9. Businesses threatening their employees – One of the most insidious forms of voter intimidation we’ve seen this cycle has to do with right-wing corporate CEOs threatening their employees’ livelihoods to pressure them to vote Republican. Mitt Romney has even gotten in on the action by encouraging business executives to do this.
  10. Restricting early and absentee voting and limiting access to provisional ballotsIt’s like three dirty tricks in one!
  11. Throwing out absentee ballots based on signatures “not matching” – Does your signature look exactly the same now as it did when you first registered to vote? In Florida, canvassing boards are simply throwing out some absentee ballots they feel have signatures that don’t match the ones on file for voters. In these cases, the voters are not even being informed that their vote has been challenged or will not be counted.

In addition to the voter suppression tactics on this list, instances keep popping up of voters receiving confusing or incorrect voting information from state voting authorities. We’re not listing it as a dirty trick because there’s no evidence of intent to disenfranchise, the states simply claim incompetence, and these are primarily the same states – run by Republicans – that have just had major changes to voting requirements. But the result for voters is the same, and we’ll let you draw your own conclusions.

And finally, we urge the Department of Justice to keep a close eye on this election, both to prevent voter suppression and to make sure votes are counted properly. There have been widespread problems with certain types of electronic voting machines and vote counting machines reported over several election cycles. In this election, there’s an appearance of severe impropriety in that many voting machines, including many used in the all-important swing state of Ohio, have been provided by a company that is essentially part owned by Tagg Romney as well as some of the largest donors to Mitt Romney’s presidential campaign.

Democracy should be free of the suspicion created by the corporate entanglements of the business interests of candidates, their families or their closest supporters.

Read more about the Right’s campaign to keep millions of Americans from the ballot box here.

And help PFAW overcome the Right’s dirty tricks to STOP Mitt Romney, Paul Ryan and extremist Tea Party candidates at every level with a donation today.

PFAW

When Government Officials Encourage Voting

In Maryland, the governor extends early voting.
PFAW Foundation

Romney Campaign Trains Poll Watchers With False Information

With all the fact checkers focused on campaign speeches and debates, Mitt Romney’s campaign is turning to a new outlet for their lies: poll watcher trainings. In Wisconsin the Romney campaign has been training poll watchers with false information about voter’s rights, according to a ThinkProgress article today. In truth, Wisconsin law makes it easy for eligible voters to cast a ballot, and it's critically important that we don't let the Romney campaign scare any voters away from the polls.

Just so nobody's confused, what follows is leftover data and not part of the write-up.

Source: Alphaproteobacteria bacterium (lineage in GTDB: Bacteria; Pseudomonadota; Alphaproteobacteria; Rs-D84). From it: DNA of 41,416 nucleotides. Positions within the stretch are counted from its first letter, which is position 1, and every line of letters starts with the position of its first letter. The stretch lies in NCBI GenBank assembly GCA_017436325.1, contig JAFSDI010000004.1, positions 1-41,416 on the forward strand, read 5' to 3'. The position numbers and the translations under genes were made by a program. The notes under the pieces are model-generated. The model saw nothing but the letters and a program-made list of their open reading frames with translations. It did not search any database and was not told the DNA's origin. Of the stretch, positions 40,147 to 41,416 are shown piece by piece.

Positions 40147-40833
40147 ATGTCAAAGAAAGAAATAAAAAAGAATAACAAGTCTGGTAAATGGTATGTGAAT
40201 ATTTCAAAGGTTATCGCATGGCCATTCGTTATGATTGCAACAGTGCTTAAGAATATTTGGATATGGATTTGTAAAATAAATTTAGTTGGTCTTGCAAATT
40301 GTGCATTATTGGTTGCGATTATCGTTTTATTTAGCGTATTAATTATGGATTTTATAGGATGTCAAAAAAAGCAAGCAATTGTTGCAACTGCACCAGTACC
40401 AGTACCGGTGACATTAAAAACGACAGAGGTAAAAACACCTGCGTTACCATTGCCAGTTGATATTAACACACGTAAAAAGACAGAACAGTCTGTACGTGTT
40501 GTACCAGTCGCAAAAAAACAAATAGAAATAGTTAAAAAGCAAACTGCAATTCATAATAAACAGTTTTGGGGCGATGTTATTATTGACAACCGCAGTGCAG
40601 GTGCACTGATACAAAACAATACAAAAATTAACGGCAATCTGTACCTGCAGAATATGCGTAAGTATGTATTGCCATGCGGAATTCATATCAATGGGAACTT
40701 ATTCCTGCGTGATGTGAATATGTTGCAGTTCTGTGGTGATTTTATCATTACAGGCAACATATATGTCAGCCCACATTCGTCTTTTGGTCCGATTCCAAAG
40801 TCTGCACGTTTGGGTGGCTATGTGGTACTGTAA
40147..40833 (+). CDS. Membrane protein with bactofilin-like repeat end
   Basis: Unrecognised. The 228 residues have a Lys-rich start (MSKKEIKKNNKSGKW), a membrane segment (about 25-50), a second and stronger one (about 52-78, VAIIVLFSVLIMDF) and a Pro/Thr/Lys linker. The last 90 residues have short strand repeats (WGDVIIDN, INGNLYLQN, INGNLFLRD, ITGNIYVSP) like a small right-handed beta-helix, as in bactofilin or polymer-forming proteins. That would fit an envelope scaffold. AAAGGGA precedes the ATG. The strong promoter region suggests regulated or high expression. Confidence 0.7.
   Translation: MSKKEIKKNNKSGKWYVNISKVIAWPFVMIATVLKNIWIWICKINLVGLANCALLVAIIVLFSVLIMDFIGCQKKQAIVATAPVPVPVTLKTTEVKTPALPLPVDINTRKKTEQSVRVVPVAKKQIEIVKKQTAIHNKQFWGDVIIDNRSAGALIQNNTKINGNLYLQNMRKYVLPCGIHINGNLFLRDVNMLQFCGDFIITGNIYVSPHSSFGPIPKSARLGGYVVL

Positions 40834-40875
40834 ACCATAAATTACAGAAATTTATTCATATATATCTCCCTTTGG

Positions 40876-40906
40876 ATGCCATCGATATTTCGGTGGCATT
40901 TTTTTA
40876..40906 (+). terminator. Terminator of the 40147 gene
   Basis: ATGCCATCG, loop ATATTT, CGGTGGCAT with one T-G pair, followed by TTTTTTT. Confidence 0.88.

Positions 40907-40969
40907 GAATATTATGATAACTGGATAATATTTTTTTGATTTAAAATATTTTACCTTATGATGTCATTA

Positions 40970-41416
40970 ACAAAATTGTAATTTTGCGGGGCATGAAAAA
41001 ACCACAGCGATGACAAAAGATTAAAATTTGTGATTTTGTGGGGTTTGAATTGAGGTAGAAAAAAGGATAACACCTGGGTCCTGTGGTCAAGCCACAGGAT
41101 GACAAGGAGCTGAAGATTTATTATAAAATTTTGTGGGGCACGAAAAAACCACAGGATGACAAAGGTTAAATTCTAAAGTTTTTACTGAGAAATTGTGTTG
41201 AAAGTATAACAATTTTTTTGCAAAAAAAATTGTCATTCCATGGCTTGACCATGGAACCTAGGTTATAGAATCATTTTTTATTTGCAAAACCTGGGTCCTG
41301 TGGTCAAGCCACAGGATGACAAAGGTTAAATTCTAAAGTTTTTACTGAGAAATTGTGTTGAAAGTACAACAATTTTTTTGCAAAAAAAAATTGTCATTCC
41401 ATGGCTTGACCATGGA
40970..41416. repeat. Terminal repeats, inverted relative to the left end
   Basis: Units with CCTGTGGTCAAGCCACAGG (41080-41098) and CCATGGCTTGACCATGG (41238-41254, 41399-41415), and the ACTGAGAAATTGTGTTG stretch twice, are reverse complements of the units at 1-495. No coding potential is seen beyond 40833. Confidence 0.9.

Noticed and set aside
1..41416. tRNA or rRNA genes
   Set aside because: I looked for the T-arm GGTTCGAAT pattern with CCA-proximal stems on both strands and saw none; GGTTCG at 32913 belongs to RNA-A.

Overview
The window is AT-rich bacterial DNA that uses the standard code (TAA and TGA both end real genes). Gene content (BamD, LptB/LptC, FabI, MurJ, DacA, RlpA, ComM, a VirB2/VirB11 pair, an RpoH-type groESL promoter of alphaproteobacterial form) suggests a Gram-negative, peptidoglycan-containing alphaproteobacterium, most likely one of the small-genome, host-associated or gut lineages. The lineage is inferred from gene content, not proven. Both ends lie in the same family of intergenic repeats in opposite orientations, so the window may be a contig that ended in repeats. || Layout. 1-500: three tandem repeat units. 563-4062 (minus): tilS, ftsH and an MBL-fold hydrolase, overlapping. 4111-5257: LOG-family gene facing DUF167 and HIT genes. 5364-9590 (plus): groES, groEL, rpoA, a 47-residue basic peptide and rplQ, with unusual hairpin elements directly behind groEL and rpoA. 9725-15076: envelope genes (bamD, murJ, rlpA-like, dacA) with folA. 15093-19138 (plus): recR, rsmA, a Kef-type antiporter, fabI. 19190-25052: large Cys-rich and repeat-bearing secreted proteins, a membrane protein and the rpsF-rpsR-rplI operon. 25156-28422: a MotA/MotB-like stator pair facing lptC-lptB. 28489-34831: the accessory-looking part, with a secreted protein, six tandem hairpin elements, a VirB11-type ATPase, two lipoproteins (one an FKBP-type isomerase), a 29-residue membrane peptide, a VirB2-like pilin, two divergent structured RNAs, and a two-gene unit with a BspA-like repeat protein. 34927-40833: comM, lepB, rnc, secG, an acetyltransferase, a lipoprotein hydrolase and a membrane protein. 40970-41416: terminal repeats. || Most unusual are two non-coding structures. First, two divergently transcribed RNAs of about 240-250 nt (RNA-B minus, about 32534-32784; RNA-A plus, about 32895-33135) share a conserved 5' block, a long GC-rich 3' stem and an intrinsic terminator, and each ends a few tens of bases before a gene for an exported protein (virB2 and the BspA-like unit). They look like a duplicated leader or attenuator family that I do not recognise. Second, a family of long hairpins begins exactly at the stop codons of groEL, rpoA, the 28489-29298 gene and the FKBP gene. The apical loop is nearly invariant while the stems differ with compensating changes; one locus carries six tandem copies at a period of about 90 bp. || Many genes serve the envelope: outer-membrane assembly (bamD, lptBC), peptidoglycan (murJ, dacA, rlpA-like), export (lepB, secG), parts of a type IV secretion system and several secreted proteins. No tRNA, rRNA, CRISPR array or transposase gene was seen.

In one egregious example, the training materials indicate that voter IDs must have photos, which is not the case in Wisconsin. ThinkProgress points out other disturbing claims the training materials make, including:

CLAIM: On page 16, entitled “The ONLY Acceptable Forms of ‘Proof of Residency”, the third bullet point says “Any other identification card issued by an employer in the normal course of business and bearing a photo of the cardholder, but not including a business card.” The sixth bullet point also said any college ID card “must include a photo.”

FACT: Wisconsin’s new voter ID law, which would have required these photos in order to vote, was struck down by Wisconsin state judges. It is not in effect for the November 2012 election.

CLAIM: Any “person [who] has been convicted of treason, a felony, or bribery” isn’t eligible to vote. (Page 10)

FACT: [In Wisconsin] Once a person who has been convicted of a felony completes his or her sentence, including probation and fines, that person is eligible to vote.

CLAIM: “If a handicapped voter is unable to come into the polls to vote, an assistant can deliver the ballot to the voter if the CEI verifies the elector’s proof of residency.” (Page 19)

FACT: Under Wisconsin law, the CEI (Chief Election Inspector) does not have to verify proof of residency so long as the voter is registered.

This is not a case of a single training gone awry. These trainings have been held across the state for the past two weeks. This is an instance of Mitt Romney’s campaign repeatedly spreading lies to poll watchers.

In recent months our affiliate People For the American Way Foundation has written about many attempts from the Right at voter suppression – from limiting early voting opportunities to proposing or passing voter ID legislation, purportedly to combat the virtually nonexistent issue of voter fraud.

Romney's efforts to disenfranchise those least likely to support him in Wisconsin is no surprise. Instead, it is just another component of a systemic nationwide effort to deny Americans the right to vote. The Romney campaign knows exactly what it is doing by spreading blatant falsehoods in its training materials – lies likely to cause serious damage to voting rights on Election Day.

Despite the lies of the Romney campaign, voting is easy and accessible. Let's make sure we turn out the vote and make our voices heard in this critical election.

PFAW

The Right to Vote Under Attack, 2012 Update

Here we detail, as of October 6, 2012, except where otherwise noted, the latest efforts across the country to suppress the vote, as well as some encouraging successes in expanding the franchise.

Voter ID Blocked in Pennsylvania

While it is now guaranteed that voters without an ID cannot legally be turned away, the ruling only applies for the 2012 election. Concerns over voter disenfranchisement continue to exist.